available drivers and capacity for peak delivery times. One way retailers are re-assessing their network is by introducing more

crossdocking, whereby products reach the customer faster because freight is moved from one vehicle to another with minimal or

no warehousing. The advantages of cross docking aren’t limited to just reducing material handling, they also extend to reducing

standing inventory, operating costs, storage space requirements, distribution costs and transit times to move products from

production to customers. Cross-docking also allows drivers to make deliveries more efficiently by minimizing driver wait times

and streamlining the loading process.

• Employment in the trucking industry is equal to 6.9 million. That’s one of every 16 people working in the U.S.

• Professional truck drivers drove over 421.3 billion miles in 2011, more than double 25 years ago.

• Most individual long-haul drivers average from 100,000 to 110,000 miles driving per year.

• There are 2.3 million class 8 trucks on the road in the U.S. and 11.7 million commercial trailers were registered in 2013.

• Nearly every good consumed in the U.S. is put on a truck at some point.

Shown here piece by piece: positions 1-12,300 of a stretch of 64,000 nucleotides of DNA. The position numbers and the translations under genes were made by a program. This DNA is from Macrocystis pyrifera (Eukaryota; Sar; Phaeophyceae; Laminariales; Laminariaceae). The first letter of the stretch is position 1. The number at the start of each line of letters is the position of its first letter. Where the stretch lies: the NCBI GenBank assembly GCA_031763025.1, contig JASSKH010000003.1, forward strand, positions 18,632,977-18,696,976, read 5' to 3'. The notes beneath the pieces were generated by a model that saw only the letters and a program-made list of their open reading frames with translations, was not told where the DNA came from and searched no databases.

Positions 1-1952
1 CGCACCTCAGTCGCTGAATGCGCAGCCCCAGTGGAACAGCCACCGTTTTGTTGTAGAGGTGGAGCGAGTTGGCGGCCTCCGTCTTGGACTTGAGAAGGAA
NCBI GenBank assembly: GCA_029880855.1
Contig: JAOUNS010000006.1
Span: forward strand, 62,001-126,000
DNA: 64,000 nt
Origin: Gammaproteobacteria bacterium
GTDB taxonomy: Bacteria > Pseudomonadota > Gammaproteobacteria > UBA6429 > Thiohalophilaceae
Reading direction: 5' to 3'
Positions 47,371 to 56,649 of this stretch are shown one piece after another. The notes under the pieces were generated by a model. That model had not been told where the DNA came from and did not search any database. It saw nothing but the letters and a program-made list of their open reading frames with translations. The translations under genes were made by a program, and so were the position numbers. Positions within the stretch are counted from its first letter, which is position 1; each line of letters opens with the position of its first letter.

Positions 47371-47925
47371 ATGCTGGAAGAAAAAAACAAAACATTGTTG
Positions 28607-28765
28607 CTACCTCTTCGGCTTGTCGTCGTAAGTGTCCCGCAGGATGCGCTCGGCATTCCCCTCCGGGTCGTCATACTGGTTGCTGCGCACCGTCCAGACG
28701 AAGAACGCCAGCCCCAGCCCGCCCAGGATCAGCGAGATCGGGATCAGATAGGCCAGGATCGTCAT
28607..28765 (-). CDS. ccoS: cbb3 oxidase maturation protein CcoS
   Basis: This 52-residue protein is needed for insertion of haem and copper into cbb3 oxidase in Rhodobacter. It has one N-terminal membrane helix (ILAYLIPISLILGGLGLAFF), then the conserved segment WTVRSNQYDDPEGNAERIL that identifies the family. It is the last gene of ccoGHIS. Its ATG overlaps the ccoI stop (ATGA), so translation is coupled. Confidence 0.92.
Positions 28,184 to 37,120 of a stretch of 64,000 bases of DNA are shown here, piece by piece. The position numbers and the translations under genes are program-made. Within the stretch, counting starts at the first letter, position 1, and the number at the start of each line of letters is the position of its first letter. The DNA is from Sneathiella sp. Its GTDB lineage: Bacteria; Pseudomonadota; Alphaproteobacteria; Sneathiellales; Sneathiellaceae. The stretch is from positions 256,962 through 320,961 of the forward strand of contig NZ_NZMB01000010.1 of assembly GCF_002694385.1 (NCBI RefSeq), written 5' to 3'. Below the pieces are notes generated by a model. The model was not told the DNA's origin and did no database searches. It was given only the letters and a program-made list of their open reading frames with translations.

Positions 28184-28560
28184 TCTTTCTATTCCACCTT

• Over 26 million trucks haul freight in the United States.

• Trucks have overall crash rates less than half that of other vehicles.

• More than 80% of U.S. communities depend solely on trucking for delivery of their goods and commodities.

• The average daily run for an over-the-road driver isnearly 500 miles.

Source: American Trucking Associations  Bureau of Labor Statistics, 4American Trucking Associations


Driver Shortage Special Report

“How the shortage affects consumers”

As the trucking industry is working to keep its wheels turning,

businesses are trying to make sure food products don’t spoil,

store shelves are stocked and necessary parts are making it to

the assembly line. Without a reliable pool of drivers, companies

risk not having their fastest selling items in stock. This can

lead to unsatisfied customers, fewer sales and a drop in

repeat shoppers.

In 2013, the Bureau of Transportation Statistics reported trucks

moved more than 92 percent of prepared foods, including dairy

products and prepared fruit, vegetable and nut products. In

an industry where on-time deliveries are crucial, the on-going

truck driver shortage is causing even more challenges for food

manufacturers, distributors, grocers and other companies

playing a role in the food supply chain. This puts more pressure

on companies to have reliable drivers, as a delay in food

deliveries increases the risk of spoilage, and could ultimately

result in financial losses.

The healthcare industry relies on drivers for critical deliveries

of medical devices such as pacemakers or dialysis machines,

medical equipment, medications and other items critical to the

health and treatment of patients across the country.